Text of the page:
Block-chain technology establishes the authenticity of a transaction, a contract, or an asset in a business. Machine Learning techniques in AI can be used to create the necessary unique identifier for a block that is immutable but derivable from the business context.

Security

In a virtual space, when it comes to security, some things that are taken for granted in a physical space, need to be discovered and managed, as the threats are often unseen.

Perimeter Protection

In a virtual workplace, users are typically admitted via a multi-factor authenticated ‘gate’ and all communications are protected by encryption. However, these protection methods are subject to hacks. Advances in AI, helps in instantaneous threat detection and isolation.

Insider Threat

A more insidious threat, is when an authenticated user engages in malpractice, as his/her actions are not monitored by peers as in a normal workplace. For example, a user can easily steal sensitive data from his/her remote computer screen, by taking a phone picture or simply jotting it down on paper. Techniques in AI using behavior analysis, can identify and infer such conduct, even without capturing actual signals of the same.

Immersion

People working remotely miss the workplace conversations and interactions. In addition, the attention span of home workers is often frayed by personal triggers. The AI disciplines of vision analytics and video-intelligence, are an enabler for the following techniques:

Augmented Reality (AR)

AR juxtaposes virtual-objects from another real-estate to the real objects in a home-office, giving it the physical feel of an interactive workspace. Utilizing vision-intelligence techniques in AI, such altered reality can mimic an extended workspace that can keep the worker engaged.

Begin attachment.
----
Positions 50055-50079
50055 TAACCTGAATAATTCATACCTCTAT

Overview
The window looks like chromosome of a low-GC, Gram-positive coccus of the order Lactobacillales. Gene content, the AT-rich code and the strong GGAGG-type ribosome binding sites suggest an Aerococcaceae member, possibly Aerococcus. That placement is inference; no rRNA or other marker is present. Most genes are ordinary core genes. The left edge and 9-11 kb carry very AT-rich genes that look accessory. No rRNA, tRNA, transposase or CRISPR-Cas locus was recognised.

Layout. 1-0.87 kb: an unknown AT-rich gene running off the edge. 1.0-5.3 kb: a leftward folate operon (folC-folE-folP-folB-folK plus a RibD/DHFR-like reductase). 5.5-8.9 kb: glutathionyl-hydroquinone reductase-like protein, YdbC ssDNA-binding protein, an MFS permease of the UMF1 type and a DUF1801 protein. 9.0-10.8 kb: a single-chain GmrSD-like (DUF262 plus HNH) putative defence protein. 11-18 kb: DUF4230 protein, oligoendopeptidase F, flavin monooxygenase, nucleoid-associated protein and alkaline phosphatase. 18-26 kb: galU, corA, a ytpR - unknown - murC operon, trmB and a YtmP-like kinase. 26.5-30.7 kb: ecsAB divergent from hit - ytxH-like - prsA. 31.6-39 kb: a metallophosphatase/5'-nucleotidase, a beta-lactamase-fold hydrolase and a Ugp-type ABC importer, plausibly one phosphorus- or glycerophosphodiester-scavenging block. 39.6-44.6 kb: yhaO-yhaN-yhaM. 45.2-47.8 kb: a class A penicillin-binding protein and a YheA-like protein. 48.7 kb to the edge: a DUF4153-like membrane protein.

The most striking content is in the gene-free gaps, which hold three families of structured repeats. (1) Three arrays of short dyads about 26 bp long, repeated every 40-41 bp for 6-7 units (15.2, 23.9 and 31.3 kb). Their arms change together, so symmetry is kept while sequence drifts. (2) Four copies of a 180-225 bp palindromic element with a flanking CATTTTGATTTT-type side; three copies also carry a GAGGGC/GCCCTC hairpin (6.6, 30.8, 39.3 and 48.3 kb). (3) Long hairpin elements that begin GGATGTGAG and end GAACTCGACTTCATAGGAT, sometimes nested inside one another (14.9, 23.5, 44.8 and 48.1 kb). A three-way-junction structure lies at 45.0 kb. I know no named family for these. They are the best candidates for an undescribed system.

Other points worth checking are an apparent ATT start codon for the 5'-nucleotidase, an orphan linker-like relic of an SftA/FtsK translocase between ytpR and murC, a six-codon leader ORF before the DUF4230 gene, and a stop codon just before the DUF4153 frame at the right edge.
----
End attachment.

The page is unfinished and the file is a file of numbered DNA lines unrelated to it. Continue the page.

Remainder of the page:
Virtual Reality (VR)

In VR, the worker is completely immersed in vision, sound and, now touch, with the reality that is projected. In certain business workplaces, like a shop floor, an advanced VR system with co-workers is rendered as ‘digital twins’. It is essentially a complex composition and rendering of data and behaviors which are detected real-time from the analog twin, using the disciplines of AI.

While these augmented capabilities, powered by AI, mimicking and amplifying human interactions, can alleviate the ‘real-world’ engagement needs for a socially distant workforce, one thing still is beyond the reach of current advances in AI: Intuition. Is this sixth sense that a human feels, unquantifiable, or is it yet to be mathematically expressed? The perception of a successful outcome still tends to favor intuition-based decision making, due to the deep seated reliance on our gut feel, which over time perhaps we can overcome and trust machine-based controls. Intuition could just be an ephemeral and a fictional construct of the human mind or it could be a real thing which can be computed, mimicked and amplified.  As AI continues to evolve, we will eventually build intuitive machines that we can trust, implicitly.

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Gary Bhattacharjee heads up the Global Practice for Artificial Intelligence (AI) at Infosys, enabling businesses with AI-led solutions. Gary started at IBM Australia, leading product development for CoreBank©. At Citi, he led the development of the Corporate Banking platform. Leading Financial Services Consulting at HP, he developed various strategic solutions for the industry. At Morgan Stanley, he led Strategy and Analytics for Wealth Management, achieving business goals through AI. He recently cofounded a FinTech startup where he built an autonomous platform to digitize manual paper-based operations of Trade Finance, with the use of machine learning and block-chain. Gary graduated from the Indian Institute of Technology (IIT) with a Bachelor’s in Electronics. He holds a patent on Management of Data via Cooperative Method and System, a wiki-based approach for managing structured data.